Reaching out to Our Muslim Neighbors

In a recent article from BreakPoint, “Sharing Jesus with Muslims: Challenges and Opportunities in a Post 9/11 World,” Stan Guthrie argues that writing people off because they are Muslim fails to take their God-given humanity into account. Though Islam is growing in popularity and adherence around the world—and in the U.S. in particular—Islamophobia remains a real problem. What is the cure to Islamophobia and seeing Muslims as lesser?

For Guthrie, the answer is to get to know them. Few evangelicals, he points out, actually do. “Only 35 percent of white evangelicals, according to Pew Research, even know a Muslim, the lowest of any religious group,” says Guthrie. However, research shows that most Muslims don’t have the same low view of Evangelicals. Guthrie argues that this is an “open invitation” for Christians to make friends and share the Gospel with their Muslims neighbors.

But will we have the courage to do so? “Tragically, those who have the living water they so desperately need are among those least likely to go to them, or even to know them,” says Guthrie. The Great Commission calls us to take the Gospel into all the world, not just the places we feel most comfortable.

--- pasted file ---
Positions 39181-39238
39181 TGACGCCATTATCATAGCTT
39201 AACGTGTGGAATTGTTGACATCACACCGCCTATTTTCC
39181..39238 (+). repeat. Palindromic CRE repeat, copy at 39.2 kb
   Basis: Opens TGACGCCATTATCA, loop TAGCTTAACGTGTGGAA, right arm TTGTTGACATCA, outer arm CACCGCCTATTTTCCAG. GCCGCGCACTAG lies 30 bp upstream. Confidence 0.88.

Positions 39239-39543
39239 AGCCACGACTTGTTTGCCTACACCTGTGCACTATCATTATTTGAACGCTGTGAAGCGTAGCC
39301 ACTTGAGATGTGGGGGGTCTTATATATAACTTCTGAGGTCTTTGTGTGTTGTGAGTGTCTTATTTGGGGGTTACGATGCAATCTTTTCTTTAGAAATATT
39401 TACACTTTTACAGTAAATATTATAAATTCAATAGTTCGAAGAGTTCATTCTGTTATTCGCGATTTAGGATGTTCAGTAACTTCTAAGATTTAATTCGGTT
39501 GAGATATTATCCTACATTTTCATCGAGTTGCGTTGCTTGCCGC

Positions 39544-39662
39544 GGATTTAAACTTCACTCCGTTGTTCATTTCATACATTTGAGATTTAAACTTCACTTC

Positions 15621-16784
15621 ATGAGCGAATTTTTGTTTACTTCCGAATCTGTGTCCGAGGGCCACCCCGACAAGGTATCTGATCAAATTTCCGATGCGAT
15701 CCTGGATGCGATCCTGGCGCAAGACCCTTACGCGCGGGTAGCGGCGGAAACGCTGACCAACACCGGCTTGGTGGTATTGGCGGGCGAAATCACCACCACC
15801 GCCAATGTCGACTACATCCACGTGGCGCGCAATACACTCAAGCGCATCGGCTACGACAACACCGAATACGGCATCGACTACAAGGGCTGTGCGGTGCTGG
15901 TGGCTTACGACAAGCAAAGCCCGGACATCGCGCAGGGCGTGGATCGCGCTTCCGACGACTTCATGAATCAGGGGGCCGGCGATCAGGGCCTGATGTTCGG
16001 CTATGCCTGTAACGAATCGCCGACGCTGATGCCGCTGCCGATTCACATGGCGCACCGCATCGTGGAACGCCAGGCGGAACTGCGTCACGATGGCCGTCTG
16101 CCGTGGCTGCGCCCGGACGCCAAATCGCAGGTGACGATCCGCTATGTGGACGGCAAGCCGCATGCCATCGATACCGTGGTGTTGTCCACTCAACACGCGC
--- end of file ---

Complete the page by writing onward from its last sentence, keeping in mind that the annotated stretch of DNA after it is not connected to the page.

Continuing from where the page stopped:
However, there is more to the story. Drawing on the research of David Garrison, Guthrie notes that around the globe there are several movements of Muslims converting to Christianity. These movements involve ordinary people finding peace and hope in the Gospel of Christ. Guthrie concludes his article with an encouragement: “While there are undeniable challenges in reaching Muslims with the good news in a post-9/11 world, there are undeniable opportunities. Let’s take them.”

The article leaves us to discover what those opportunities are. Of course, many do not know any Muslims for the simple reason that there are no Muslims in their area. But most of us, if we get to know our neighbors, co-workers, and classmates are likely to meet someone who is a Muslim. We must begin relationships with Muslims by changing our thinking. If we have feared them or treated them as enemies simply because they are Muslim, we need to repent. We must see them as humans made in God’s image, just like we are.

Rather than fearing them as enemies, we ought to befriend Muslims just like we would befriend anyone else. We can invite them over for dinner. We can ask about their faith and try to learn about it and them. We can listen. We can break down the walls that stand between us. We can ask the Holy Spirit to guide our words, our thoughts, and our actions. Ultimately, it is the Gospel of Christ that frees us from fear, frees us from hatred, frees us from our selfishness, frees us from isolation. The Gospel is freedom; a freedom to be shared with others. Whom can you share that freedom with today?